Hot Rod Starter Kit! 1931 Ford Model A Roadster

Walk into your garage and look around. If nothing in there amazes your friends, consider purchasing this hot rod Ford! Located near

The Offenhauser or “Offy” heads look great on the vintage Ford V8. A new ’32 radiator shell and custom radiator promise to cool the better-than-stock engine. A new alternator looks like an old-school generator. Presumably the wiring has been upgraded to 12 volt from 6, though this is not mentioned. Twin carbs add a racy touch to the induction setup.

New hydraulic aka “juice” brakes ride inside 16″ Wide Five wheels. New Coker whitewall tires complete the vintage look. The listing describes a host of new suspension parts, suggesting no shortcuts were taken in newly crafting this old-school Ford.

A T-5 manual transmission offers five forward speeds including overdrive, to make the most of the modified flathead’s power. What looks like a complete aftermarket wiring harness will need some sorting. In keeping with the new hardware fitted throughout this car, I suggest a collapsible steering column for safety, and seat belts! A four-inch channel drops the body on the modified frame. It’s far from done, but had the builder gone much further it would be hard to put your creative stamp on this project car. With many mechanical and engineering challenges completed, this hot rod Ford offers the new owner a chance to finish it however they want, taking ownership and pride in the creative choices leading to a final product. How would you do it?

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Comments

  1. MattR Member

    I’d love to have it. I would add side pipes and a racoon tail.

    Like 1
  2. IkeyHeyman

    Looks like an interesting project, I’d check it out if it wasn’t 1600 miles away from me!

  3. Gator Member

    I’m seriously considering this one. Owner has done a beautiful job so far. However, Pa. is long haul from Or.

  4. Joe Haska

    The one big mistake with this listing is ,it is not a 31 Model A Roadster. The question is what is it and how do you know? First off this was a very common practice in the 50’s and early 60’s, Roadster Bodies were even rare and expensive then and a cheap fix was to cut the top of coupes, the easiest way, but a coupe with the top cut off is still not a roadster. Another way to take sheet metal panels from other cars and makes and try to make a roadster body. There was a lot of sheet metal for the taking, but I never saw a car that managed to fool anyone. This car is of that period. The grill shell is 32 Ford, the rear quarters and doors, I think probably early GM , no dash or deck lid and custom channel iron windshield posts, are a dead giveway. Also if you look at the inside of the passenger compartment (the top edges) this car or parts were never on a roadster body. Not sure about the frame ,but a safe bet it is a Ford probably Model A, as for the Ford V-8, unless I would take it apart 6K is a giant leep of faith and the body should be priced by the pound, for scap metal. That leaves, a 5-speed, adapter/clutch and banjo Ford rearend ,with old style, big bolt pattern wheels. Aluminum Radiator and some good head lights. I am sorry in todays car climate, why would anybody think this is a good buy. You could build 10 times the car, with a Speedway catalog and a UPS truck that delivers in your neighbor hood and of course Visa plattium credit card, and never leave your garage! Oh yeah, it wouldn’t be original ,”Did you miss part, where I told you about this car”.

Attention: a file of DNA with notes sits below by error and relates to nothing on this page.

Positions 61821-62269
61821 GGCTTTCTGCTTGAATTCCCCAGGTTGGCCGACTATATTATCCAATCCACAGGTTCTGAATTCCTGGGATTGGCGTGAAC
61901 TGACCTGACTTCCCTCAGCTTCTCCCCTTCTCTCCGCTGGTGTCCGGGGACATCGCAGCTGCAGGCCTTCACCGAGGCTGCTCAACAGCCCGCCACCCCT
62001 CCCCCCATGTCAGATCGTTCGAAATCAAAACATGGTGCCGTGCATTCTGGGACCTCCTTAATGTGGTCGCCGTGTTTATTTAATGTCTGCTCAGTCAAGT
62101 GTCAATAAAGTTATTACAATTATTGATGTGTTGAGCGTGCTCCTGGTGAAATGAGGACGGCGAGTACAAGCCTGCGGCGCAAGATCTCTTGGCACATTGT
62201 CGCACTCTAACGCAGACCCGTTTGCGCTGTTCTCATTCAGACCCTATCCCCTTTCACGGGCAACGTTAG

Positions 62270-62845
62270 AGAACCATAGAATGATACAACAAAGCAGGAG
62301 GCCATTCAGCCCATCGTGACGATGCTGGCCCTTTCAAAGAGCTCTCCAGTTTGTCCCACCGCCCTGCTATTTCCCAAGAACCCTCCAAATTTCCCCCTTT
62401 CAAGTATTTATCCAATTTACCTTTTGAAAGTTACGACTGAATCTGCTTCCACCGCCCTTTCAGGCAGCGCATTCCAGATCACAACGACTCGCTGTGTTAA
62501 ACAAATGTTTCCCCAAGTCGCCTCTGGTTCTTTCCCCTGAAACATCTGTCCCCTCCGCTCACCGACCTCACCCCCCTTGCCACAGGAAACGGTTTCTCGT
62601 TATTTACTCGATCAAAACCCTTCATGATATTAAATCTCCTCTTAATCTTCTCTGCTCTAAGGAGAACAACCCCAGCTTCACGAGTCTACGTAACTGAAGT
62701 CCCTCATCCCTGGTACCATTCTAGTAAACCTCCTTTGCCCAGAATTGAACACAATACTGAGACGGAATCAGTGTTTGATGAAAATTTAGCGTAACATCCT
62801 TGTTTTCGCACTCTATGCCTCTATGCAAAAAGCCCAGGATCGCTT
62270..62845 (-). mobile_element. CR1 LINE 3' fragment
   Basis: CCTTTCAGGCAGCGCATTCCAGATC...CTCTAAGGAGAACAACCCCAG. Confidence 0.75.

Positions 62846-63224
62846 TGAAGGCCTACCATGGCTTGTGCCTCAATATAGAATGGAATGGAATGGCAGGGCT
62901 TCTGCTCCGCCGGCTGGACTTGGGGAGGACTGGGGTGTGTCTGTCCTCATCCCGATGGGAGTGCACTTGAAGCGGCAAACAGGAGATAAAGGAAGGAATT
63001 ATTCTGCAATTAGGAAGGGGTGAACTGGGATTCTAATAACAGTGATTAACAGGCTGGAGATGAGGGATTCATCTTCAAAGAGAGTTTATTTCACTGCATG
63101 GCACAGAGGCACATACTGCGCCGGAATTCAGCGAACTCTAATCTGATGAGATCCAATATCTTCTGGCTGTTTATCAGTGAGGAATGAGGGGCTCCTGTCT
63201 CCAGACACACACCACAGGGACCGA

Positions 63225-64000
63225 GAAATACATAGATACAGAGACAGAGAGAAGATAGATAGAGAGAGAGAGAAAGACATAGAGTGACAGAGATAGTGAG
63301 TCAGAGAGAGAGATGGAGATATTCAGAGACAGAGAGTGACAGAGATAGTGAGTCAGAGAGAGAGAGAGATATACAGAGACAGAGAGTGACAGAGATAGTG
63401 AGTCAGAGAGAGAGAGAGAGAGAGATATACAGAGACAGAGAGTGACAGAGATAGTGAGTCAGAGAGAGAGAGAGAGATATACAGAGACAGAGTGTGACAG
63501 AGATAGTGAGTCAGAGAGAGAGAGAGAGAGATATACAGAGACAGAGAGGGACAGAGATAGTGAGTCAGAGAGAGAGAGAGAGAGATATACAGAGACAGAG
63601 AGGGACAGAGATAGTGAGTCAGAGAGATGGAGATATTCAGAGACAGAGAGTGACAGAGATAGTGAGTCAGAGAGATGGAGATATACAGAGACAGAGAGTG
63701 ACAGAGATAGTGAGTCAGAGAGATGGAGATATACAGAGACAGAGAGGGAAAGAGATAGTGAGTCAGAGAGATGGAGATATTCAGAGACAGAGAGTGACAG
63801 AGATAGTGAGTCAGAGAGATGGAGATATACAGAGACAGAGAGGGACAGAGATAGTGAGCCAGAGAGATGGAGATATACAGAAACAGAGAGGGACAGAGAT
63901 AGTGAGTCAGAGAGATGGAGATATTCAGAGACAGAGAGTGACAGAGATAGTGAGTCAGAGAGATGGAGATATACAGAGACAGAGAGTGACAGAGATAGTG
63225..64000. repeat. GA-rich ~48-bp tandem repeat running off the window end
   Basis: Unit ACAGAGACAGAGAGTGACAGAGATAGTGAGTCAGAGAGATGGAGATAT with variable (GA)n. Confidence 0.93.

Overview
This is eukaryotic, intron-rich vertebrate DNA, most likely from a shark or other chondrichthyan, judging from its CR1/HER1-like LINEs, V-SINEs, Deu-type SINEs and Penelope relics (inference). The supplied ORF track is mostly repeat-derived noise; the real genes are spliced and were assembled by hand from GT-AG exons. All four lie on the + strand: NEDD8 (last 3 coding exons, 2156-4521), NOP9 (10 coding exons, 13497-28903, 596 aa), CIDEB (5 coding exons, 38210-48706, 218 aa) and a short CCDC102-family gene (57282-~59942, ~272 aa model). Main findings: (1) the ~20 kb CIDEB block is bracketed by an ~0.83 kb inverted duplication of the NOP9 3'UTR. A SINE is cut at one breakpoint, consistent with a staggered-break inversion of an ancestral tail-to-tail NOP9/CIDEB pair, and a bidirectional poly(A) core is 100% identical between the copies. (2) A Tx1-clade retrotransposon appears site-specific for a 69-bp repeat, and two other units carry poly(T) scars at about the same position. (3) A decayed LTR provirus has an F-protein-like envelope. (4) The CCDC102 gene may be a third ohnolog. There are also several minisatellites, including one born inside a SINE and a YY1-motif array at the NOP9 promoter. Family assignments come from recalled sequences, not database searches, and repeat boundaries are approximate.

Like 5
    • Nate

      Joe haska should look at the add. There is in fact a deck lid and tons of new speedway parts. I guess you aren’t allowed to make what you want out of a hot rod and somehow roadster matters. But joes wallet is clearly bigger than his brain if he thinks original bodies are scrap or that he could build this car for anywhere near the price. Just open your speedway catalog joe and let us know how you make out.

      Like 1
  5. John S.

    From where I sit, this looks like a reasonable offer… It would be tough to get this much of a start, from scratch, for the money. Considering the parts and labor already in place, someone’s going to get a good deal.

    Like 2
  6. DayDreamBeliever Member

    I’m unfamiliar with the “wide five” brake drum/wheels setup. Unique for sure, but the look isn’t immediately attractive to me.

    This sure appears to be a worthwhile project to finish out!

  7. Dennis M

    Those are most likely ’39 Ford wheels and drums as that was the first year with hydraulic brakes. I’m not familiar with that “wide Five” connotation, but then my ’39 Ford had wheels and brake drums off the ’49 Merc that donated the engine!

  8. Jim

    Who would put $6k into a motor and then use stock exhaust manifolds and not tube headers?

    Like 2
  9. Joe Haska

    I just re-read the comments and I am trying to figure out what some of you are looking at? This is not a real car, it is a bunch of pieces ,put together in not a very good way. Maybe this is what ,Gray Baskerville had in mind when he coined the term “Rat Rod’. I could maybe see that. Great start, interesting project, would really consider this, worthwhile project. I feel like, I am looking at the king and I am the only, one that is saying, but he is naked!

    Like 1

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